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Three looming questions for the Adirondacks

Three looming questions for the Adirondacks

Need for more forest rangers among issues
Three looming questions for the Adirondacks
The Boreas Ponds tract in the Adirondacks is pictured.

Discussions about forest ranger staffing levels and overuse of the Adirondacks are heating up, as stakeholders call on state officials to bolster the ranks of those who protect the natural resource.

Forest rangers have steadily pushed for reinforcements, pointing to a rise in search and rescue operations. Their push has garnered widespread support from local governments.

Lots of people call it “a good problem to have,” but the increased popularity of the trails and attractions in the Adirondack High Peaks has also strained natural resources and complicated management efforts.

Adirondack Council Executive Director William Janeway said recently the Adirondacks' largest advocacy group is “pivoting” away from its focus on how to classify new state land and is instead looking at how the state will handle efforts to manage increasingly popular park trails and campsites -- and the overflowing parking lots that result.

“What’s clearly missing is a plan to fund and staff an integrated approach to manage overuse, specifically,” Janeway said last week. “That’s a missing piece.”

1. Does the state boost the ranks of the forest rangers?

As state and local officials gathered Thursday to cut a ribbon and tout the partial opening of the new Frontier Town state campground in North Hudson, Randy Preston, chair of the Essex County Board of Supervisors, raised an issue many in the Adirondacks are focused on.

“By the way, should I remind you the High Peaks area needs more [forest] rangers?” Preston said.

Essex County, along with around 40 other local governments, has passed a resolution calling for an increase in forest ranger staffing, as the rangers strive to increase their staffing levels to 175 field rangers and leadership officers – up about about 40 positions from current levels.

Bolstered by the support of local governments, the union that represents state forest rangers has pressed for hiring.

“The bottom line is we just need more people to handle it. There is no way around that simple fact,” said Art Perryman, a forest ranger in the Gore Mountain area and a union representative.

The rangers point out they are responsible for patrolling trails, educating hikers about best practices and responding to forest fires. But they must also assist hikers and hunters who get lost or injured in the woods, with some rescue operations lasting for days. Also, the overall amount of state land rangers must patrol has only grown in recent years.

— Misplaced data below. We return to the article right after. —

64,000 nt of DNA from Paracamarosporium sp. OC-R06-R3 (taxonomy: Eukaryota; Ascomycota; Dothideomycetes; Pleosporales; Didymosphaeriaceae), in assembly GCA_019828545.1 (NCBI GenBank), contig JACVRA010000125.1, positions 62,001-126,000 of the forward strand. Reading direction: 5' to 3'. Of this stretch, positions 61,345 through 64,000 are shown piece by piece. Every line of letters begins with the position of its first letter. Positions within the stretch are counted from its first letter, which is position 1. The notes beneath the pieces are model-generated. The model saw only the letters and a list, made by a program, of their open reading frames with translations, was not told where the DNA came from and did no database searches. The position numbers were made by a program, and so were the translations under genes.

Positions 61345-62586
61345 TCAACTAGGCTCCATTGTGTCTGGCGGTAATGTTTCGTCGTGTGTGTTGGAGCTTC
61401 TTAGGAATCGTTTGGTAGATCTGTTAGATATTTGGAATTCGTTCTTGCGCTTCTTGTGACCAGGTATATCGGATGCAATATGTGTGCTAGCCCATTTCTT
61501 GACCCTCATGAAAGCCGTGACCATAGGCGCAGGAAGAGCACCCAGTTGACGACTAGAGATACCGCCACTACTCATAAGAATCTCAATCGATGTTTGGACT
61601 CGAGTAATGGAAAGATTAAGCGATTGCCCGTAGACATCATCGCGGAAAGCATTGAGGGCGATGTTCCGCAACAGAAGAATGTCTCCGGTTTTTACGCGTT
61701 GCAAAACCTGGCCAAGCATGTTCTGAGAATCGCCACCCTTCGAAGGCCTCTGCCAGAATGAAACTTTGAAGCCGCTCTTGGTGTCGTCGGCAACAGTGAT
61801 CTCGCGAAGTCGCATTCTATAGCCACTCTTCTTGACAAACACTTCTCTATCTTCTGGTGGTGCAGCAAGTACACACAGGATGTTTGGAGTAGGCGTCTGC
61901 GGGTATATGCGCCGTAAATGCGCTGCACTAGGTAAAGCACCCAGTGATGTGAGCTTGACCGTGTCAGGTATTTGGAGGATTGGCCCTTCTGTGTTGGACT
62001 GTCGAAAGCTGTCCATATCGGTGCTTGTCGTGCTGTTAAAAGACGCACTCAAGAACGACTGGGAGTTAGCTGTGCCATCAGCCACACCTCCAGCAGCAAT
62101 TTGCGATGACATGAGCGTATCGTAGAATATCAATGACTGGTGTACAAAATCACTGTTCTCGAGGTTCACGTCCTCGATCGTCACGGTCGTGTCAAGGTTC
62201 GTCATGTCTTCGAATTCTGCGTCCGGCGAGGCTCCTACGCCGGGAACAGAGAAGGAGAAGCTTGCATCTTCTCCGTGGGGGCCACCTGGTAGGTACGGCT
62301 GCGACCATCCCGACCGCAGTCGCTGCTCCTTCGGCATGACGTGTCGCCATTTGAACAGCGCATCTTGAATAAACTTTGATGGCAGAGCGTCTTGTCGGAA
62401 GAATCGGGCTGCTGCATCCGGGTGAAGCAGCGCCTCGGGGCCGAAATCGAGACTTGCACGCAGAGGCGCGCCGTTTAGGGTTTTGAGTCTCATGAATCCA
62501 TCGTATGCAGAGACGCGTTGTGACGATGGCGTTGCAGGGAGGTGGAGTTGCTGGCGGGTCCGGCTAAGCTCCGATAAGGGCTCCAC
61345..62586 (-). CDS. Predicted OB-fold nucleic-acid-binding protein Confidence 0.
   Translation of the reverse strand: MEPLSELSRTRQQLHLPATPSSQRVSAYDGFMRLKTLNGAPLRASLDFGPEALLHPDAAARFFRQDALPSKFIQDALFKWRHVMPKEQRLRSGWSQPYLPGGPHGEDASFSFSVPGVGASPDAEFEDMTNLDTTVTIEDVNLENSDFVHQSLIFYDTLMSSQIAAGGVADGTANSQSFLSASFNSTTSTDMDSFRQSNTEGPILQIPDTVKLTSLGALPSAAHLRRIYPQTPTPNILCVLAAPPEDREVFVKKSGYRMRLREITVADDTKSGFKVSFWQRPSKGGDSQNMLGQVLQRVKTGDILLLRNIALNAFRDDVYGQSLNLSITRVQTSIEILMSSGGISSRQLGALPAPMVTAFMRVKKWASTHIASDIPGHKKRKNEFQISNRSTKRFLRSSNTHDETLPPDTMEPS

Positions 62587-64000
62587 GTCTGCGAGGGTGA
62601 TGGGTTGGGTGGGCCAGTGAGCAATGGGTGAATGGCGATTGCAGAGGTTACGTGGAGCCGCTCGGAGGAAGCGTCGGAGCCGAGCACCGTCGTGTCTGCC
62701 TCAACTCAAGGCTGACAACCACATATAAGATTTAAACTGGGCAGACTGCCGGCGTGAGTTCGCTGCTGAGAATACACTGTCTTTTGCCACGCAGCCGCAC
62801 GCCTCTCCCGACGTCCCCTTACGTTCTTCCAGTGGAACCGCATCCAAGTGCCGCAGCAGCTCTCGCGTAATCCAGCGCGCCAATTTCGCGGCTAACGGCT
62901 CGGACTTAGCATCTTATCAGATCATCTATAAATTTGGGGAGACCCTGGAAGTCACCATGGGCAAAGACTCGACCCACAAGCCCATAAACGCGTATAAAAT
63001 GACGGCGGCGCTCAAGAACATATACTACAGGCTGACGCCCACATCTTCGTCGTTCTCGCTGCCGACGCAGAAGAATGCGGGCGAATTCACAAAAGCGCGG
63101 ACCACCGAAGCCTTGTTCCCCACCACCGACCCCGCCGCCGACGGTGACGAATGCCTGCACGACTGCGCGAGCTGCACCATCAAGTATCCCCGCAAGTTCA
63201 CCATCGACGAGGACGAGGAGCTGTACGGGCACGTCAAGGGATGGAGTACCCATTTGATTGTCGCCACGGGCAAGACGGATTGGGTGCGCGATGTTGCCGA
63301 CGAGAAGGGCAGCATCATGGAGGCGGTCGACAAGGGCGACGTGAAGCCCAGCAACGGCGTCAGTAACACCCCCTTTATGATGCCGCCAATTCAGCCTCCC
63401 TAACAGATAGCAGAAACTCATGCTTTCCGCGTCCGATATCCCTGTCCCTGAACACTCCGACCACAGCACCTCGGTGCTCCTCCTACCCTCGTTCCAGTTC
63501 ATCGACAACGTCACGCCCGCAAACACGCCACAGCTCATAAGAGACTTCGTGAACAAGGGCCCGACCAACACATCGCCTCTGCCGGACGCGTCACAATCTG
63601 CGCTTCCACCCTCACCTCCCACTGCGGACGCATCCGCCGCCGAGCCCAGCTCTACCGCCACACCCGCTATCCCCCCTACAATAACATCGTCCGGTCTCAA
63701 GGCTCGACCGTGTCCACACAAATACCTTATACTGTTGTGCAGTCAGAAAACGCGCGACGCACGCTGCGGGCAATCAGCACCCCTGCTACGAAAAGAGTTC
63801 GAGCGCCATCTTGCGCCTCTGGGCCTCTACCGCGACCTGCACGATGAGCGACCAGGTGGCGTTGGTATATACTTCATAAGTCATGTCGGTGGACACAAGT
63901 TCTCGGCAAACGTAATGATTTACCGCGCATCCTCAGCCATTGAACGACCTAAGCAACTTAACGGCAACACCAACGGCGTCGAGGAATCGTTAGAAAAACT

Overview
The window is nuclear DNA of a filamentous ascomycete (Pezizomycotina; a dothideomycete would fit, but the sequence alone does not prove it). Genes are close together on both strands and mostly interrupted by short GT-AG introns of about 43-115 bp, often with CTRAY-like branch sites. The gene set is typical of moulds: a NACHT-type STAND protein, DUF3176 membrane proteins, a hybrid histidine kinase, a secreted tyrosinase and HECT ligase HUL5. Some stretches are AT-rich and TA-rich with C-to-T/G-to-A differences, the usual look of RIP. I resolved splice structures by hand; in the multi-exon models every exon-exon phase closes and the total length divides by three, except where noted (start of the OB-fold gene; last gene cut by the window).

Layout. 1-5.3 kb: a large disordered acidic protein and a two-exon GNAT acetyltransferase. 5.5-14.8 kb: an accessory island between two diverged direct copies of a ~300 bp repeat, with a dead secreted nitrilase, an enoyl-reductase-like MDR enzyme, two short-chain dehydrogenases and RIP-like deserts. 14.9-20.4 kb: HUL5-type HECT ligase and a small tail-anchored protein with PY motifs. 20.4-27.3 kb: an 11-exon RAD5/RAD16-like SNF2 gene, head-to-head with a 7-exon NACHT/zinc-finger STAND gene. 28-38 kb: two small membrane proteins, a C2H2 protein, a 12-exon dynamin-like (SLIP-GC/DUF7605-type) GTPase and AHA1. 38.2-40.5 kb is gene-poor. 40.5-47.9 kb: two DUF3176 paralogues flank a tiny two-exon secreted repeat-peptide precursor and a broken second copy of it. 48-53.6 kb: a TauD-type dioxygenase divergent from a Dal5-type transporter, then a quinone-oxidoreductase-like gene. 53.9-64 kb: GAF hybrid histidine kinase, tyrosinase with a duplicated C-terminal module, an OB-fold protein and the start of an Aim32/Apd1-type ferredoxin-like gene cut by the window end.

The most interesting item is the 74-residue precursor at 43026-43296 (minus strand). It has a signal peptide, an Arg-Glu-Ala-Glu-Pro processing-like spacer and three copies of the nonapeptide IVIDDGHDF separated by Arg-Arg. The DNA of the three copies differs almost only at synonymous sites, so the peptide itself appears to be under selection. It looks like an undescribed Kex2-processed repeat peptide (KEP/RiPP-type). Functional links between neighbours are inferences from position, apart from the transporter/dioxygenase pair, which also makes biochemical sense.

“All these different facets of our job and discipline, they all take a certain amount of time,” Perryman said. “Right now, with an influx of search and rescue missions, that’s a huge chunk of our time.”

In 2007, the forest rangers worked 220 search and rescue operations – accounting for 10 percent their work hours – according to an annual forest rangers report. In 2017, rangers worked 323 search and rescue missions – accounting for 14 percent of their time. They are on track this year to match last year’s numbers: As of Wednesday, they had responded to 281 search and rescues so far this year, compared with 280 last year, Perryman said. The numbers, according to Perryman, are down slightly in the Adirondacks: 174 so far this year, compared with 188 at this time last year. The High Peaks zone has had 72 operations so far this year.

The rangers’ official staffing levels were essentially the same in 2007 as they were in 2017, but the rangers now cover around 200,000 more acres of state forestland, between the Adirondacks, Catskills and other state parks.

State officials say they have increased the number of rangers in recent years, as they filled positions that had been left vacant during tough budget cycles. And while Perryman thanked officials for filling those positions, he said that hiring simply got the ranks back to where they were supposed to be before trail usage and search and rescue needs proliferated.

“Now we need to start planning for what the current use is and what the future use will be,” Perryman said. “Looking down the road, I don’t think (usage) is going to lessen for sure. We have to adapt once again and add those numbers where we see high use and searches and rescues.”